0

Hello,

#include <stdio.h>

int main(void)
{
        const int j = 2;
        int i;
 
        switch (i) {
                case 1:break;
                case j:break;
                default:break;
        }
 
        return 0;

}

i tried executing the above code, and i got the following error:
error: case label does not reduce to an integer constant

Well, since i have declared j as const , should it not take it as a constant?
Can anyone please explain?

Thanks.

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Last Post by gerard4143
0

Try this

#include <stdio.h>

#define j 2

int main(void)
{

        int i;
 
        switch (i) {
                case 1:break;
                case j:break;
                default:break;
        }
 
        return 0;

}

or

#include <stdio.h>

enum choices {a, b, c};

int main(void)
{

	int i = 0;

	fputs("enter a value->", stdout);
	fscanf(stdin, "%d", &i);

	switch (i) 
	{
	case a:
	{
		fputs("a\n", stdout);
		break;
	}
	case b:
	{
		fputs("b\n", stdout);
		break;
	}
	default:break;
	}

	return 0;

}

Edited by gerard4143: n/a

0

Thanks for the reply.

Yes. This works fine. But im wondering why the former did not work inspite of the const qualifier.

0

Thanks for the reply.

Yes. This works fine. But im wondering why the former did not work inspite of the const qualifier.

Try running this code with a 'const int'

#include <stdio.h>

int main(void)
{
	int *iptr = (int*)NULL;
	const int i = 1234;

	fprintf(stdout, "i->%d\n", i);

	iptr = (int*)&i;

	*iptr = 898989;

	fprintf(stdout, "i->%d\n", i);

	return 0;

}
0

Because in C, const != "constant", but "read-only". That is, it is legal to initialize a const variable using

void f(int n) {
    
    const int m = n / 2;
}

but its value is dependent of n. So if we call f passing first 2 as argument, and then 4, the values of m will differ. But a switch statement requires integer constants which are known before the program executes. In the above example, this is clearly not the case.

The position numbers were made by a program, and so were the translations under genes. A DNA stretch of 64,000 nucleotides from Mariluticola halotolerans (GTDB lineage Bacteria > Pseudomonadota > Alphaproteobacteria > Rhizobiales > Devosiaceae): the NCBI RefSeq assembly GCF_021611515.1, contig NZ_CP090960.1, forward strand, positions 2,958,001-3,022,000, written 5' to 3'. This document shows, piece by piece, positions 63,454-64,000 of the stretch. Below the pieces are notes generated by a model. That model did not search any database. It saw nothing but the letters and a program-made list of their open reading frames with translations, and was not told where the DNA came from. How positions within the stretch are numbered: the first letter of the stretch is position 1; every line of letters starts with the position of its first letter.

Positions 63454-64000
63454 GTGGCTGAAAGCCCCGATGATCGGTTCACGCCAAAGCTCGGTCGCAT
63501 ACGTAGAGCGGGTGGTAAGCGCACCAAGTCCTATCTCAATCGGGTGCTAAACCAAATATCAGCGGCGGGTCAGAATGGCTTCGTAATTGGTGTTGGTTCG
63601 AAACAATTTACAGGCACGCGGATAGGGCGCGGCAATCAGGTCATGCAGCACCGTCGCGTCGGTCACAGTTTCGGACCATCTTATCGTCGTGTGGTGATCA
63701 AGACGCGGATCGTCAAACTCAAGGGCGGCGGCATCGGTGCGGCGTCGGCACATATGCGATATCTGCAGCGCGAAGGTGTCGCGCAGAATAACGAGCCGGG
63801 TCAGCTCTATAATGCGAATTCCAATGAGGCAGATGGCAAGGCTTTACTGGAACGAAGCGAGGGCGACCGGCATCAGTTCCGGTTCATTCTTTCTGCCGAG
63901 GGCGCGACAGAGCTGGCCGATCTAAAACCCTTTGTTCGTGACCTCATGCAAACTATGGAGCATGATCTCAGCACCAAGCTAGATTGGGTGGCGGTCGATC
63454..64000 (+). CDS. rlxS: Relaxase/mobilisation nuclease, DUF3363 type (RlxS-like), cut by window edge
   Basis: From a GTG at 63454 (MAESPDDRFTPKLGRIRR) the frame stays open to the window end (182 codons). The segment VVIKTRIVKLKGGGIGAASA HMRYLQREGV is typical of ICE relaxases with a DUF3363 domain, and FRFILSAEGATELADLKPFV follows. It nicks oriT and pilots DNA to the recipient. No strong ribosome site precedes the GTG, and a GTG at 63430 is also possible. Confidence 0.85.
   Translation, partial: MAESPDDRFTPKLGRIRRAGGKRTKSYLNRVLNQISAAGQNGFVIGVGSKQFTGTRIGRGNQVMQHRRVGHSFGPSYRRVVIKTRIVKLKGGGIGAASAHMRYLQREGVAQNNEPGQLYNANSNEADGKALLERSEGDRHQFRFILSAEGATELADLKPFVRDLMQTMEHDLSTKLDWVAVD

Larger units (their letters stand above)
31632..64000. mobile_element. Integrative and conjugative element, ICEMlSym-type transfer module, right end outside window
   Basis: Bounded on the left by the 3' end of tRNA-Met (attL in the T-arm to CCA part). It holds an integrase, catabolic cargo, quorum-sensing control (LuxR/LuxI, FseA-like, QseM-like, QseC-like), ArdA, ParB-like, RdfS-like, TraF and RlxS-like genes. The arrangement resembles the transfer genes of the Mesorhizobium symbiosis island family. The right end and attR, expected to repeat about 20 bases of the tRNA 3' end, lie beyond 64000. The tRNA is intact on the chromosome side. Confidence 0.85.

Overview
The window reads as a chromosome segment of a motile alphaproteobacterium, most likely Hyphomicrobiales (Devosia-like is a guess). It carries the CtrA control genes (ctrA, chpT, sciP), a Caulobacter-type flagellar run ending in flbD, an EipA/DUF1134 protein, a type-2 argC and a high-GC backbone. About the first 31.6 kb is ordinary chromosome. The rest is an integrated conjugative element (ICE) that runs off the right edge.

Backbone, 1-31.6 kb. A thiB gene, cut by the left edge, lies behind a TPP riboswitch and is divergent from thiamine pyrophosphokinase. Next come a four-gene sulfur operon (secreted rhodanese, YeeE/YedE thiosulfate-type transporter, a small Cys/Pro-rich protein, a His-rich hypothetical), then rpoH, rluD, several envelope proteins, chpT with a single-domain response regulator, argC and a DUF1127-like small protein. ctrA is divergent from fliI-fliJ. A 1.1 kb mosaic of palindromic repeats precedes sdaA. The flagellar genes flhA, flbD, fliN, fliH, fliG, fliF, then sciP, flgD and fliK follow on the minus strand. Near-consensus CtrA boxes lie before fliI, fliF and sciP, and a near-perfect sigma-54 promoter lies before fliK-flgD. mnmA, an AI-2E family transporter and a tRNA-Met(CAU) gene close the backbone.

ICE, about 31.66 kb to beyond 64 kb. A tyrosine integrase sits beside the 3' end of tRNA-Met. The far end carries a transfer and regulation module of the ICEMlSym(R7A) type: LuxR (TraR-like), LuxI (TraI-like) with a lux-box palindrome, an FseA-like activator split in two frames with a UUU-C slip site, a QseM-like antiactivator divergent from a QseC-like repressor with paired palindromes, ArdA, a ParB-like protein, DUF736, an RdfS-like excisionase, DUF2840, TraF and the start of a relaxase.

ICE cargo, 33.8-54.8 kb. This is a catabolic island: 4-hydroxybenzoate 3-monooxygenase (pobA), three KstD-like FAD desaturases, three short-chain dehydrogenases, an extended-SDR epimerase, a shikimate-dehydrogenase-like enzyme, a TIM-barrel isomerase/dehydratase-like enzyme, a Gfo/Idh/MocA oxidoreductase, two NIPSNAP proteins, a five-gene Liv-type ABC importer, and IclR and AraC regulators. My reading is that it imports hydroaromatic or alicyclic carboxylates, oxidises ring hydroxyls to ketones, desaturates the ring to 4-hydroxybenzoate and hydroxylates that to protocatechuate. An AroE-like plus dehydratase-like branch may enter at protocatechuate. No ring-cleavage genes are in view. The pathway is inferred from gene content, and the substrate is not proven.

0

@creeps
Thanks a lot! i got it. i had misunderstood the const qualified to mean "constant".
Thanks for the clarification.

@gerard4143
Thanks.

0

Because in C, const != "constant", but "read-only". That is, it is legal to initialize a const variable using

void f(int n) {
    
    const int m = n / 2;
}

but its value is dependent of n. So if we call f passing first 2 as argument, and then 4, the values of m will differ. But a switch statement requires integer constants which are known before the program executes. In the above example, this is clearly not the case.

I don't like the term "read-only" because in this case it was read/write if you knew enough to step around the compiler protection.

Edited by gerard4143: n/a

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> step around the compiler protection...
... straight into the undefined behaviour.

Yes true enough..But I think we moved away from the original problem of why

#define j 2

or

enum choice {a, b, c};

works but

const int j = 2;

does not...IMHO I really feel its because the enums and the define are literals which are written into the instructions while const int j is a variable which has to be fetched from memory...

Edited by gerard4143: n/a

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